A transoesophageal echocardiogram (TOE) is a medical test that uses high-frequency sound waves to create images of the heart from inside the oesophagus (the tube that connects the throat to the stomach). Here is some information that may be helpful for patients undergoing a TOE:
The purpose of a TOE is to get a better view of the heart than is possible with a standard echocardiogram. A TOE can help detect problems such as blood clots, valve abnormalities, and holes in the heart.
Patients will need to fast for several hours before the procedure to prevent vomiting or aspiration during the test. Patients should also inform their healthcare provider of any medications they are taking.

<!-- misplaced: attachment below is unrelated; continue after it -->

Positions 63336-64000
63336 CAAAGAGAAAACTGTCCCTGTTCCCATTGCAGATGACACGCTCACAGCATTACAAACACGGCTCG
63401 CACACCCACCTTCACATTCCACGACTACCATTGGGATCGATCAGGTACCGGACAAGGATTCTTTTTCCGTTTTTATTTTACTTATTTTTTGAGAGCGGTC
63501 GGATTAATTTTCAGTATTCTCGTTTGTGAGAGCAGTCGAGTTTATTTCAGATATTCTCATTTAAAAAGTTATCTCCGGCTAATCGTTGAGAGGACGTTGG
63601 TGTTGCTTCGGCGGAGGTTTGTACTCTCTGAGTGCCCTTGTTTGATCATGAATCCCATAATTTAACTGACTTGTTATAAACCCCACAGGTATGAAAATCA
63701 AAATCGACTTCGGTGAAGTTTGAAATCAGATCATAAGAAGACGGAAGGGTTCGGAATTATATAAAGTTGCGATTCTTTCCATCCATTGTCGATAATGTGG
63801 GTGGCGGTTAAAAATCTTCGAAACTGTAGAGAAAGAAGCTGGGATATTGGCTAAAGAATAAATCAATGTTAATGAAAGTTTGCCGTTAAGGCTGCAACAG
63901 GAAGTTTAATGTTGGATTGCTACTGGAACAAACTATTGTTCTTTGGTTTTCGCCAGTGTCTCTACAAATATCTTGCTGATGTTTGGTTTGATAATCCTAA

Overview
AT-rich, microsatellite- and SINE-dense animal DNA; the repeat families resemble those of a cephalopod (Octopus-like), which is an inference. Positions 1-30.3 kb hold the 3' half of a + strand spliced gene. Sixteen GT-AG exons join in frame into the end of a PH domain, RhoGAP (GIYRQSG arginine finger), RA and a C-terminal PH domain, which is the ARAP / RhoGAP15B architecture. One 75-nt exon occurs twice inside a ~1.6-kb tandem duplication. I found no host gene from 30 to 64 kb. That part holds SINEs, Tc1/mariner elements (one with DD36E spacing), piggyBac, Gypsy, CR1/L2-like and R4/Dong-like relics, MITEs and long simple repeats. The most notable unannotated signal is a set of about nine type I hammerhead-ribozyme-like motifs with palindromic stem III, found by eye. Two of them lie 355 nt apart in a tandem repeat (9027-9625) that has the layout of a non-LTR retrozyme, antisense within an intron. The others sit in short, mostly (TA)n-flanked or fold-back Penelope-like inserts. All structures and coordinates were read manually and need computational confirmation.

During the procedure, a healthcare provider will insert a flexible tube (endoscope) with a small ultrasound probe at the end through the mouth and down the esophagus to the back of the heart. The probe will create images of the heart that can be viewed on a monitor.
The procedure typically takes 30-60 minutes to complete.
TOE is generally considered safe, but there is a small risk of complications such as bleeding, infection, or damage to the esophagus or other organs.
Patients may experience some throat discomfort or a sore throat after the procedure, but this typically goes away within a few days. Patients will usually be monitored for a short period after the procedure before being discharged.
It’s important for patients to discuss any questions or concerns they may have about TOE with their healthcare provider. Patients should also inform their healthcare provider if they experience any new symptoms or changes in their condition after the procedure.